Movable Type 3.1 launched today, with a host of new features including dynamic pages, subcategories, post scheduling, and more. You can hop over to the Movable Type site to find out more or just get it now.
Once you've got 3.1 up and running, you'll want to grab the Developer's Contest Plugin Pack, full of great new features that build on Movable Type's plugin architecture. If you'd like to hear more of Mena's take on this launch, you can check out Mena's Corner, where she offers up some insights on what version 3.1 means to us at Six Apart.
If you're working with Movable Type 3.1's new support for dynamic templates, you'll want to check out some of the great tutorials created by community members during the beta. Gregory Blake has a good overview and tbuddy digs into the details of updating your .htaccess, if necessary. Nice work, guys!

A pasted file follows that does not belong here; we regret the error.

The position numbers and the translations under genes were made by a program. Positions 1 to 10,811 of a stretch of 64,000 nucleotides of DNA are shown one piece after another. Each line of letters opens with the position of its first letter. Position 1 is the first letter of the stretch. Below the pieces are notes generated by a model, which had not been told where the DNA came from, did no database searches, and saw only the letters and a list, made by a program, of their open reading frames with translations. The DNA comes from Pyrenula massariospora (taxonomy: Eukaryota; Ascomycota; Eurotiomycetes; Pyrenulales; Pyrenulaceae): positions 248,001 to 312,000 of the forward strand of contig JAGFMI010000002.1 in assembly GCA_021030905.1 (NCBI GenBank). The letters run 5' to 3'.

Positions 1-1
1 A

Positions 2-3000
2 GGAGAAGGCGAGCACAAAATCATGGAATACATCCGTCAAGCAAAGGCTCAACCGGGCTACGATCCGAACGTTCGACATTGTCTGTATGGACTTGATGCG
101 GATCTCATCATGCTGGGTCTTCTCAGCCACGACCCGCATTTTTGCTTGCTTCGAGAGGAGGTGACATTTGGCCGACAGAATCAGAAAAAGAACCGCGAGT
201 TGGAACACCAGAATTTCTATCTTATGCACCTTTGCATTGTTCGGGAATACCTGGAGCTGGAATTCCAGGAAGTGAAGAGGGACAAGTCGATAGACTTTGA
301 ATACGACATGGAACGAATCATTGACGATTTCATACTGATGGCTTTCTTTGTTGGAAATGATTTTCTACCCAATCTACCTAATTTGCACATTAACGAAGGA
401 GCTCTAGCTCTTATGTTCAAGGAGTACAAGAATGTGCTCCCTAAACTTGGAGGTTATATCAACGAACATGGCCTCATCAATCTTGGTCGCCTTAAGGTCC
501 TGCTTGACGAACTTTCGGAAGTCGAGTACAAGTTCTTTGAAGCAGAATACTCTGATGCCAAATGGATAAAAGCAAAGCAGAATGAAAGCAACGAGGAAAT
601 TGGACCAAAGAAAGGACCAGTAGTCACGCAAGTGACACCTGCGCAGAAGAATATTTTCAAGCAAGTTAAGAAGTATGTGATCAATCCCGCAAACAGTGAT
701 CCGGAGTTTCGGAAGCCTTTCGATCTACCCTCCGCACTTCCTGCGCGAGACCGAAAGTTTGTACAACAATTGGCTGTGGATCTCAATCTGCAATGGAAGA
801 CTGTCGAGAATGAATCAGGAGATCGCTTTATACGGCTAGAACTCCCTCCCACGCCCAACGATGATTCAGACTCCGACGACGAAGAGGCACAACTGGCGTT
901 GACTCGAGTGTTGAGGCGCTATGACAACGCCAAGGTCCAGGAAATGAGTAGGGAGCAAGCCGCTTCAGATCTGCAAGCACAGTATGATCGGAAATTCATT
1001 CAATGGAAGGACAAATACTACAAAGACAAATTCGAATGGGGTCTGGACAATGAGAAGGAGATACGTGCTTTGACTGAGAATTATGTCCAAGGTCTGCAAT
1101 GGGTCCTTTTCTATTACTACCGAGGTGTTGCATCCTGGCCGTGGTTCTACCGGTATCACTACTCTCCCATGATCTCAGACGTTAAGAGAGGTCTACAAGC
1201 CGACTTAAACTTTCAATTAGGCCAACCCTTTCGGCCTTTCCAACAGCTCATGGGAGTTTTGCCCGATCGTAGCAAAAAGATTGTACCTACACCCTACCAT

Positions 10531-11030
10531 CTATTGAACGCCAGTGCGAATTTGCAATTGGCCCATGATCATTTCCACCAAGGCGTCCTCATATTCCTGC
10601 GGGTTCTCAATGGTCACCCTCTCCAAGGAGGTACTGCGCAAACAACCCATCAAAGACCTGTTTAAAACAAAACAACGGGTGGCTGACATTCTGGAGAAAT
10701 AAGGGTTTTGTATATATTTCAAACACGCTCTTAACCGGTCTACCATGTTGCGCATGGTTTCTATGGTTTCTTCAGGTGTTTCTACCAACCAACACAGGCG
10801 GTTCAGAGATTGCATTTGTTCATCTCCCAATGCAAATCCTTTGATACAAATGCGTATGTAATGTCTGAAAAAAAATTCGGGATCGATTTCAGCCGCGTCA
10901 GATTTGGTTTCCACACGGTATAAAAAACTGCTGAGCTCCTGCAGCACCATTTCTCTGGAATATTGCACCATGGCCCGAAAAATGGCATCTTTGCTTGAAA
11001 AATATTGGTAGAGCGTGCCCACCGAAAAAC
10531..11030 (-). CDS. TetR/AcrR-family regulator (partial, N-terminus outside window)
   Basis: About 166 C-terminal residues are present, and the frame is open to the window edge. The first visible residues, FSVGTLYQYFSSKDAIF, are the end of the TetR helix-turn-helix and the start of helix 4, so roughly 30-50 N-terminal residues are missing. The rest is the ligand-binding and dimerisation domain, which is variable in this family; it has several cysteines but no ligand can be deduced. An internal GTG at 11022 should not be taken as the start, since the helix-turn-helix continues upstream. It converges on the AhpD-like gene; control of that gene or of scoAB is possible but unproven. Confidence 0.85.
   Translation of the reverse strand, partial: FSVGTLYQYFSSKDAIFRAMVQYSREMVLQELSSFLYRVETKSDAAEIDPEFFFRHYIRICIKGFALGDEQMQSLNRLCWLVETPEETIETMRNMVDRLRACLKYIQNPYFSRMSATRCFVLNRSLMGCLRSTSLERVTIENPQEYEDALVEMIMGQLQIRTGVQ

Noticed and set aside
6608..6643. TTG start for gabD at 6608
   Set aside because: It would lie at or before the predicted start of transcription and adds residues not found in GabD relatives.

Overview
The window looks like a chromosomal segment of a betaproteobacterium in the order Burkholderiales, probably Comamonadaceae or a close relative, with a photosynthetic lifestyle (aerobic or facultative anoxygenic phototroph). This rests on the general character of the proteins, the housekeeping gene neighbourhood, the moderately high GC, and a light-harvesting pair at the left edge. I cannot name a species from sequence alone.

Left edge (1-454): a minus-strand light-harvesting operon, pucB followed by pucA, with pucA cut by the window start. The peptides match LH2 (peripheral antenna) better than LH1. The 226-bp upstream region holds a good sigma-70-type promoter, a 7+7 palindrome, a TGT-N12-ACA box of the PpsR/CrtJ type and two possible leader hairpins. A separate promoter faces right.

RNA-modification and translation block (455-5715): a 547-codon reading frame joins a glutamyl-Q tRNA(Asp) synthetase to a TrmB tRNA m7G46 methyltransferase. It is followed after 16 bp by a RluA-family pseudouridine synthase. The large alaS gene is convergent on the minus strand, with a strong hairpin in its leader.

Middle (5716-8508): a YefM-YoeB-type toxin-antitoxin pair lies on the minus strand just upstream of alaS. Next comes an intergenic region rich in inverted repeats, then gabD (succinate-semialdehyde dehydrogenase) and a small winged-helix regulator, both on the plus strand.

I'm very happy to announce that this afternoon we released Movable Type 3.1.
What you're seeing with Movable Type 3.1 is a free update that comes a little over three months from our last release. When we made our licensing and pricing changes one of the things we didn't articulate clearly enough was that it takes revenue to keep a product line going. And, with the new pricing we have been able to spend a great deal of attention focusing on the features we've heard our users asking for in our products.
Sure, some Movable Type users migrated to other tools. And, of course, it is sad to see them leave. However, we feel strongly that the Movable Type community (and Six Apart as a company) has only become stronger since these changes. And if those who migrated do want to come back, we always have that import button. That freedom is why we have also had export since almost day one.